Spread @ Greenwich Playhouse, London

devised by
Andrea Turner, Suzie Lowe and Jenny Maynard

I’ve always been suspicious of dieting. Its just so apologetic, so retiring – like retreating backwards from life, on tiptoe, shutting the door behind you, terrified of infringing upon another’s space, another’s oxygen. Dieting is for the acquiescent, and Hourglass the three-strong company responsible for Spread have vindicated my sense of outrage.

More specifically, Spread is concerned with womankind’s relationship to food a relationship exposed in a series of avant-garde, comic sketches. There is great emphasis here on variety and fluidity, with nods to music-hall tradition and synchronised dance. The use of music and sound-effects provided here by Ryan Harding is a real driving force, and quickens the pulse.

Inevitably, the play lacks true rhetorical structure it is an amalgam, a jumble of ideas. Whilst there is a strong unitary theme and Hourglass are very much focussed on the issues, a laser-beam reversing through a telescope there isn’t really an argument as such, a debate; Spread is a touch too polemical in its striving for politics, and Im certain some will feel uncomfortable with the extremes.

But extremes make for good theatre. Whilst the scenarios are devoid of characters in the conventional sense, the approximations they do provide are fascinating. Sitting on a set of bathroom scales, a silent, compunctive girl munches through two packets of crisps; homogenous homemakers do battle with flour; an enraged husband snatches a book from his wife’s hand and replaces it, didactically, atop her head.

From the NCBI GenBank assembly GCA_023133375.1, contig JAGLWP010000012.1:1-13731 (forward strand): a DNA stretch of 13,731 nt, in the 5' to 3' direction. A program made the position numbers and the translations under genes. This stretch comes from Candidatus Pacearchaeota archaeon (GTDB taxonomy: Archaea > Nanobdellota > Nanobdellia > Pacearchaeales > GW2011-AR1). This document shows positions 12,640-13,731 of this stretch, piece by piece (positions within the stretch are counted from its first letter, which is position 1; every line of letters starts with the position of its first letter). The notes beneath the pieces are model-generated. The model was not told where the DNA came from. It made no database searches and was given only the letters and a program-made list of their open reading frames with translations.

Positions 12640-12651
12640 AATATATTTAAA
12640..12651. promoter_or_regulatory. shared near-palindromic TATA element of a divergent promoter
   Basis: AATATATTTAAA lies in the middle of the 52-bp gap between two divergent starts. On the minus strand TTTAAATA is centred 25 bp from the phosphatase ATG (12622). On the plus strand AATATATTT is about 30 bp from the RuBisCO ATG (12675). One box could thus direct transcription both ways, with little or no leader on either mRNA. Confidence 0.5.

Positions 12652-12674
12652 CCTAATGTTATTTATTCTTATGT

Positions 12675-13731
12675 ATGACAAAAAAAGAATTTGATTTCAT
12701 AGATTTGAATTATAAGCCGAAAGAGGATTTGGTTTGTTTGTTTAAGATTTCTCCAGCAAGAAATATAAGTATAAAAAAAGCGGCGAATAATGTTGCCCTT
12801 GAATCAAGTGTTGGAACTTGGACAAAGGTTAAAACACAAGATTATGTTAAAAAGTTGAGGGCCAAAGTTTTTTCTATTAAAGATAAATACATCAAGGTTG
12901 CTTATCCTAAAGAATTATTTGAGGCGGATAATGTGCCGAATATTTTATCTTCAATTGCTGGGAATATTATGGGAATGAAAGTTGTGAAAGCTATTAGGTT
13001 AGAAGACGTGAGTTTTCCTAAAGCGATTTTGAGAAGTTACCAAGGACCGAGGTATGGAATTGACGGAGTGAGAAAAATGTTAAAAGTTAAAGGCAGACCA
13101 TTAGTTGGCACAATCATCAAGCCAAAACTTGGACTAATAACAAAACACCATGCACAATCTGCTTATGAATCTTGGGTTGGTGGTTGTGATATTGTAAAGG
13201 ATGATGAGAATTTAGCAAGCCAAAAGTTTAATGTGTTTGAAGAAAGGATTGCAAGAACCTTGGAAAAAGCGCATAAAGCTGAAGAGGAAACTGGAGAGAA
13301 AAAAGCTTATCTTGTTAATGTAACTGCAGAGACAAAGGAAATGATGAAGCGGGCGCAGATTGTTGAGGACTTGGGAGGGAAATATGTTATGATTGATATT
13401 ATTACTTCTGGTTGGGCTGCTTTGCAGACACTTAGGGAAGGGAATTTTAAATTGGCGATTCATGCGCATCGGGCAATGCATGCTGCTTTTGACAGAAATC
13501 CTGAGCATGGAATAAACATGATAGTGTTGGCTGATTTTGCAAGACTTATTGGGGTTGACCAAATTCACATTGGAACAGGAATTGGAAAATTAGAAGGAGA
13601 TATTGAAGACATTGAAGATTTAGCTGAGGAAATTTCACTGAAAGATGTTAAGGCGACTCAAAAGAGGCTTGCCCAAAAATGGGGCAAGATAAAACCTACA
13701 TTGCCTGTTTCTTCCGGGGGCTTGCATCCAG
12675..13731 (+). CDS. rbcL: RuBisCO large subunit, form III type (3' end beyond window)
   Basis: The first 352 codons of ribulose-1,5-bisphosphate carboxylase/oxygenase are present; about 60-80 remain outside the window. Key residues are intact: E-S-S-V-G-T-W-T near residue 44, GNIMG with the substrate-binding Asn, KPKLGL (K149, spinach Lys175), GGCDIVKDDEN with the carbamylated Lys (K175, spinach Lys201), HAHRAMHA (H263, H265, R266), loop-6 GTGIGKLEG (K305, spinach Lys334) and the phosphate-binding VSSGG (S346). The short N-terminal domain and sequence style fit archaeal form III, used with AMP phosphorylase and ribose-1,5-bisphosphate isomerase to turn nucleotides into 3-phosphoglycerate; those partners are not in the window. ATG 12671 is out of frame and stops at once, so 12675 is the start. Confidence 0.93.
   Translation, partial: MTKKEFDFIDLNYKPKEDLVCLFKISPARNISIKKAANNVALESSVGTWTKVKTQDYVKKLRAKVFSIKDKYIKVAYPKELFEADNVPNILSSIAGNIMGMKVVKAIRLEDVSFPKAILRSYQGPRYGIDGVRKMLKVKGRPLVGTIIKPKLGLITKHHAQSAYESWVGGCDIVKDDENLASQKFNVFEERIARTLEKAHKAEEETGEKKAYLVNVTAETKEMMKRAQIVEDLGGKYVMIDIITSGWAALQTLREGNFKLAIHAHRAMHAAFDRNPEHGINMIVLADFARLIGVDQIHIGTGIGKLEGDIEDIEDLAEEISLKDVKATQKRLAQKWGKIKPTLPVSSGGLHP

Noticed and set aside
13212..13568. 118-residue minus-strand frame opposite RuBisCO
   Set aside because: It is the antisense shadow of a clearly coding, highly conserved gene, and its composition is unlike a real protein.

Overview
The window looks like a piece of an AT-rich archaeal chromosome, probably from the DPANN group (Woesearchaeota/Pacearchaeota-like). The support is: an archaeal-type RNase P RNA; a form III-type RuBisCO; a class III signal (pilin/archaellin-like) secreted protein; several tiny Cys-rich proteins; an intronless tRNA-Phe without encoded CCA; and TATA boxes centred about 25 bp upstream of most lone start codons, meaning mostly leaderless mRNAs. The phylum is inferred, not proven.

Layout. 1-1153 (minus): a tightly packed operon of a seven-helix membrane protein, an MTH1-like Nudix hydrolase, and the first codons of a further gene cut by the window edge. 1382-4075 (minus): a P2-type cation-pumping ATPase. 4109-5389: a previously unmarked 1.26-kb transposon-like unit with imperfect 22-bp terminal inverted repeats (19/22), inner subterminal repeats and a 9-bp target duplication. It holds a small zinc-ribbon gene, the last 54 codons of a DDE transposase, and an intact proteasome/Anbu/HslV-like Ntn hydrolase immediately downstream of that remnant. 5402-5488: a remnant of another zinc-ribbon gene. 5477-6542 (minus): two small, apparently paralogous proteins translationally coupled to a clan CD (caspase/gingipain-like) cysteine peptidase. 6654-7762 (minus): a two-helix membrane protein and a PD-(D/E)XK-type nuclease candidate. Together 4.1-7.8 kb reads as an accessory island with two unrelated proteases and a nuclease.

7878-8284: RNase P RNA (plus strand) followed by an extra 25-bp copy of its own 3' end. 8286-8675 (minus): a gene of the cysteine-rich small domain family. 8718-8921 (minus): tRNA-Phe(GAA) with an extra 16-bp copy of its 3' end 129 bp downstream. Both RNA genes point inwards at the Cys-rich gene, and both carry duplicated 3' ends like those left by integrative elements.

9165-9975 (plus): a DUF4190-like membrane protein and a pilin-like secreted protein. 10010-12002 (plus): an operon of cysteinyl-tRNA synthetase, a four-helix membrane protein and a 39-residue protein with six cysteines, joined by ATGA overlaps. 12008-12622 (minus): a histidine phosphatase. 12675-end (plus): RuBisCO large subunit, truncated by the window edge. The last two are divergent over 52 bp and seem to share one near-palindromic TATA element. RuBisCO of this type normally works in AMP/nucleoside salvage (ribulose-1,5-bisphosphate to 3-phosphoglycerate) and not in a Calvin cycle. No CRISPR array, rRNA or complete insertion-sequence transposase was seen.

Most memorable of all is the finalé. Reduced to the level of automata, the trio dress themselves provocatively and smear themselves in syrup, offering themselves up to the audience for consumption.

The cast are inexhaustible, and there is love on their contorted faces. Unfortunately, its not quite enough to hold these disparate elements together though little else could seemingly be done.

The audience seemed a little unsure as how to reconcile the loose ends, a little tentative in their spectatorship; we laughed along regardless, nervously at first perhaps, but soon warming to the surrealism of it all.

Rousseau said that to be governed by appetite alone is slavery, and the struggle against social and biological determinism animates this production. What Spread lacks in resolution is more than made up in fun, and theres plenty in there to relate to. Look out for Hourglass in the future.

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